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Where the TRUTH starts. Public Pension Reform. Law Enforcement News. Officer Down News. Collective Bargaining. Corruption. - See more at: http://www.dukesblotter.com/#sthash.gzOejJCT.dpuf

Officer Down

Friday, March 22, 2013

NEWS: Arrests up, serious crime down in Franklin Park in 2012

--Numbers are great. To bad there is no way to quantify the number of crimes prevented when the number of officer on the street is increased.
This is the unseen work that is done by police officers and often overlooked when people decide to hate on the police.
Keep up the good guys.--
Duke

Story at Pioneer Press

BY MARK LAWTON
mlawton@pioneerlocal.com
March 18, 2013 11:48PM

FRANKLIN PARK — The number of crimes in Franklin Park stayed more or less flat in 2012 though arrests were up from 2011.

That’s according to the 2012 annual report issued by the Franklin Park Police Department.

Total police calls went from 19,389 to 20,541. Index crimes, which are the most serious crimes, declined slightly, from 411 to 399.

Index crimes are murder, criminal sexual assault, robbery, aggravated assault/battery, burglary, theft, vehicle theft and arson.

Police Chief Mike Witz said arrests increased in 2012 partially due to more witnesses and partially due to hiring two new officers.

“They’re excited and tend to increase your numbers,” Witz said. “Veterans get excited and want to show them how to make arrests.”

Police also caught more drunk drivers in 2012 — that tally was up to 70, from 40 arrests in 2011.

“One of our officers became a certified drug detention officer,” Witz said. “He goes through advanced classes. (Also) there are two new offices on the street.”

The number of people caught speeding, however, dropped almost in half over the last few years, from 977 in 2009 to 515 in 2012. Witz said that’s due to a decrease in officers in 2010.

“The priority went from traffic to patrol operations,” Witz said.

The number of overweight trucks caught by Franklin Park Police dropped from 89 in 2008 to 33 in 2012.

In 2012 police also brought back the village’s boot program. Drivers who owe on 10 or more citations may have their vehicle immobilized with a metal “boot” clamped around one of their wheels.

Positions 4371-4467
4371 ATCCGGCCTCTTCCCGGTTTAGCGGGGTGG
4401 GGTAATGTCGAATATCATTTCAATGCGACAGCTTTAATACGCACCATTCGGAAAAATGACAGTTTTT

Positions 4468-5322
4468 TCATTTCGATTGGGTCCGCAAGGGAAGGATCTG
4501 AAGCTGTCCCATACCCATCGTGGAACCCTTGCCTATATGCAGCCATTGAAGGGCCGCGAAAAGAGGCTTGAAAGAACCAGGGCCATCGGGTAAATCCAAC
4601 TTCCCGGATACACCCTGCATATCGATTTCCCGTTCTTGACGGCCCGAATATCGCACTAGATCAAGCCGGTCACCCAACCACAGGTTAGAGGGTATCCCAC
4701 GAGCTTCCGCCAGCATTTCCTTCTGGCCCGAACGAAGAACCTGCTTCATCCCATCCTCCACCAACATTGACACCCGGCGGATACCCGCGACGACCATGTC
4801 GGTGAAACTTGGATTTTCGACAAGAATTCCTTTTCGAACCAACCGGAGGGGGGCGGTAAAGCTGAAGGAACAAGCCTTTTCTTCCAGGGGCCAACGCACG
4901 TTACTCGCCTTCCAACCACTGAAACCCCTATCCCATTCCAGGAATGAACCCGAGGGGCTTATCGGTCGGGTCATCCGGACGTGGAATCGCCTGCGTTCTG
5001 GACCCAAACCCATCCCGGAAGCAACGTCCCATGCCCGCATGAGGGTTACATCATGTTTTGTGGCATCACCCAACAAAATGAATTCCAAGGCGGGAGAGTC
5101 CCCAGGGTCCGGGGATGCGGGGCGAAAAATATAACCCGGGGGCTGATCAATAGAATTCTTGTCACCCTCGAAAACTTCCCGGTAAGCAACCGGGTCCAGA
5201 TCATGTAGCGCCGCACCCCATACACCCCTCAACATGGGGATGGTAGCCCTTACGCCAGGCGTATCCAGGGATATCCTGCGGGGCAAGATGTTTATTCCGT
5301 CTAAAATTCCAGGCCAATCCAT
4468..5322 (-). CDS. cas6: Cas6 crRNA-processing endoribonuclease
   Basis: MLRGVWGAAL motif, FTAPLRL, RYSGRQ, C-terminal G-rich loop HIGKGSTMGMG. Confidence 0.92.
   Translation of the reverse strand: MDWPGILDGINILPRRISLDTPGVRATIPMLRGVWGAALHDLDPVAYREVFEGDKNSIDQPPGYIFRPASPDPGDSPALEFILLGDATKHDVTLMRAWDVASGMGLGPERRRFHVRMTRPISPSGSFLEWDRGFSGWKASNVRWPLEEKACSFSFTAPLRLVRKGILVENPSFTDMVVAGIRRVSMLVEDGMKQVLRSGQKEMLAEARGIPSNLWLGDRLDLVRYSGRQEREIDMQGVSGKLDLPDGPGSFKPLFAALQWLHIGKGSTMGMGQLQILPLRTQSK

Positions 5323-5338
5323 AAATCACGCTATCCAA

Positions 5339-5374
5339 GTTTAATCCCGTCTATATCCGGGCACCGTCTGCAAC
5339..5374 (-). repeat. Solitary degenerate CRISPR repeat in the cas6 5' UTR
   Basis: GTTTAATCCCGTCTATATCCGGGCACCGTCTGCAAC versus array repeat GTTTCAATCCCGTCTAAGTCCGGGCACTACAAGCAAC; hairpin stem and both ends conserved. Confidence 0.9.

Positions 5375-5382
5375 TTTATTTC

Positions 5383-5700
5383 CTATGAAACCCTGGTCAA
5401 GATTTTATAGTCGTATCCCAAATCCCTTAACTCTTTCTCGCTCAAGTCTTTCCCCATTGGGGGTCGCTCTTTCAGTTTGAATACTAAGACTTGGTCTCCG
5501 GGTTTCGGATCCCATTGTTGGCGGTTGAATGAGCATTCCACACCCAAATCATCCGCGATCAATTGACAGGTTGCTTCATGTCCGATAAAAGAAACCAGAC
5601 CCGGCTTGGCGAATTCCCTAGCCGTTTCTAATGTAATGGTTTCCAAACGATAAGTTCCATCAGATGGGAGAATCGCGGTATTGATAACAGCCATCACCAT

The clamp stays on until the fines are paid or a payment schedule is worked out.

While police booted only five vehicles in 2012, they brought in $7,725 and reached agreements for another $16,880. That’s partially due to reallocating officers but mostly due to the trucking firms.

“Trucking companies have begun to install meters on their trucks,” Witz said. “When the driver got into the vehicle in the past, he had no idea how much weight was in the vehicle.”

Perhaps the biggest news for Franklin Park Police in 2012 was breaking ground on a new police station. The 36,500-square-foot station is expected to be complete in August.

“It’s a safer work environment for our officers,” Witz said. “The firing range means we’re no longer at the mercy of other firing range facilities. There will be a meeting room and adjudication courtroom. There will be more work space for officers.”

The new station has drawn criticism from some residents — and two then-village trustees — who argue a new police station shouldn’t be a priority during a poor economy.

Village officials, in turn, argue that the poor economy reduced the cost of the site and that the current police building is in poor condition.

Franklin Park Police also obtained $985,000 in grants from the state last year toward the new police station site and another $133,000 for a mobile surveillance trailer.

The department also gained about $30,000 in forfeited money from drug cases, which it used to help buy two squad cars.

The total police budget for 2012 was $5.3 million. About 53 percent came from property taxes with the rest coming from tickets, or the village’s share of state tickets, as well as grants and smaller sources.

About three-fourths of that $5.3 million budget was spent on salaries.

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